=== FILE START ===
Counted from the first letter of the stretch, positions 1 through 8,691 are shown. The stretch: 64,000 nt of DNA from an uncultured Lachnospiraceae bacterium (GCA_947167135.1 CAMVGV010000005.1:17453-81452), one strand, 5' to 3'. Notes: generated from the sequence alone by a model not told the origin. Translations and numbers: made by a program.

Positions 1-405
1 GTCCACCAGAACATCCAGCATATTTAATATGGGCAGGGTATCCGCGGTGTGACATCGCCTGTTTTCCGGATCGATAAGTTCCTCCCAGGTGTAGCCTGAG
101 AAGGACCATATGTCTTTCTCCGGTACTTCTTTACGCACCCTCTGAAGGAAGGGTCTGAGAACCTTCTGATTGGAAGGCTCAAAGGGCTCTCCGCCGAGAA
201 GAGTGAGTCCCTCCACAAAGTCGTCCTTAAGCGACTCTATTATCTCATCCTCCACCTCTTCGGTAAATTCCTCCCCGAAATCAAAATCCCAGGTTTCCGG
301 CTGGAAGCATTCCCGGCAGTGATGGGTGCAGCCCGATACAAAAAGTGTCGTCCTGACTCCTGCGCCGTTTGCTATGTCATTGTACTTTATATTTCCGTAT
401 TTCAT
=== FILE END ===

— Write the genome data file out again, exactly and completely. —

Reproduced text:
Counted from the first letter of the stretch, positions 1 through 8,691 are shown. The stretch: 64,000 nt of DNA from an uncultured Lachnospiraceae bacterium (GCA_947167135.1 CAMVGV010000005.1:17453-81452), one strand, 5' to 3'. Notes: generated from the sequence alone by a model not told the origin. Translations and numbers: made by a program.

Positions 1-405
1 GTCCACCAGAACATCCAGCATATTTAATATGGGCAGGGTATCCGCGGTGTGACATCGCCTGTTTTCCGGATCGATAAGTTCCTCCCAGGTGTAGCCTGAG
101 AAGGACCATATGTCTTTCTCCGGTACTTCTTTACGCACCCTCTGAAGGAAGGGTCTGAGAACCTTCTGATTGGAAGGCTCAAAGGGCTCTCCGCCGAGAA
201 GAGTGAGTCCCTCCACAAAGTCGTCCTTAAGCGACTCTATTATCTCATCCTCCACCTCTTCGGTAAATTCCTCCCCGAAATCAAAATCCCAGGTTTCCGG
301 CTGGAAGCATTCCCGGCAGTGATGGGTGCAGCCCGATACAAAAAGTGTCGTCCTGACTCCTGCGCCGTTTGCTATGTCATTGTACTTTATATTTCCGTAT
401 TTCAT